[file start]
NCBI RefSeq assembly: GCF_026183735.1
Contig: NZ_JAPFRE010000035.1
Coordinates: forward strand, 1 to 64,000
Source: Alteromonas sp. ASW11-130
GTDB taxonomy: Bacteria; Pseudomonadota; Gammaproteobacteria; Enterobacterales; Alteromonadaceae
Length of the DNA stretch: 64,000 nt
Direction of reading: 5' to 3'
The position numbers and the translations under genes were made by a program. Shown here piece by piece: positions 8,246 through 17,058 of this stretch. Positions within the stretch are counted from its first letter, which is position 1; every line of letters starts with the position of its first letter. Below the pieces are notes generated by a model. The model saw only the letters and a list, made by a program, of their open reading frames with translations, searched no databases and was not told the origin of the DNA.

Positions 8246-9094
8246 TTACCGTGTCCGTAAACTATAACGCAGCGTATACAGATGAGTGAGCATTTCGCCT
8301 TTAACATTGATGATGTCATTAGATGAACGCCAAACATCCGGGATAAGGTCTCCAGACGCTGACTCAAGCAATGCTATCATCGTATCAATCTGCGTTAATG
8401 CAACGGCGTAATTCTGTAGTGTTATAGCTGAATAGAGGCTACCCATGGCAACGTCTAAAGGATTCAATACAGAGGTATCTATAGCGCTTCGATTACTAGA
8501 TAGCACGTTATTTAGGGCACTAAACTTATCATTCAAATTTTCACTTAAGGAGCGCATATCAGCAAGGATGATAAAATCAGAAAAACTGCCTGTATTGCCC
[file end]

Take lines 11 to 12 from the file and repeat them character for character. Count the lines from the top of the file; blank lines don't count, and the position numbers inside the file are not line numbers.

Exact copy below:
8301 TTAACATTGATGATGTCATTAGATGAACGCCAAACATCCGGGATAAGGTCTCCAGACGCTGACTCAAGCAATGCTATCATCGTATCAATCTGCGTTAATG
8401 CAACGGCGTAATTCTGTAGTGTTATAGCTGAATAGAGGCTACCCATGGCAACGTCTAAAGGATTCAATACAGAGGTATCTATAGCGCTTCGATTACTAGA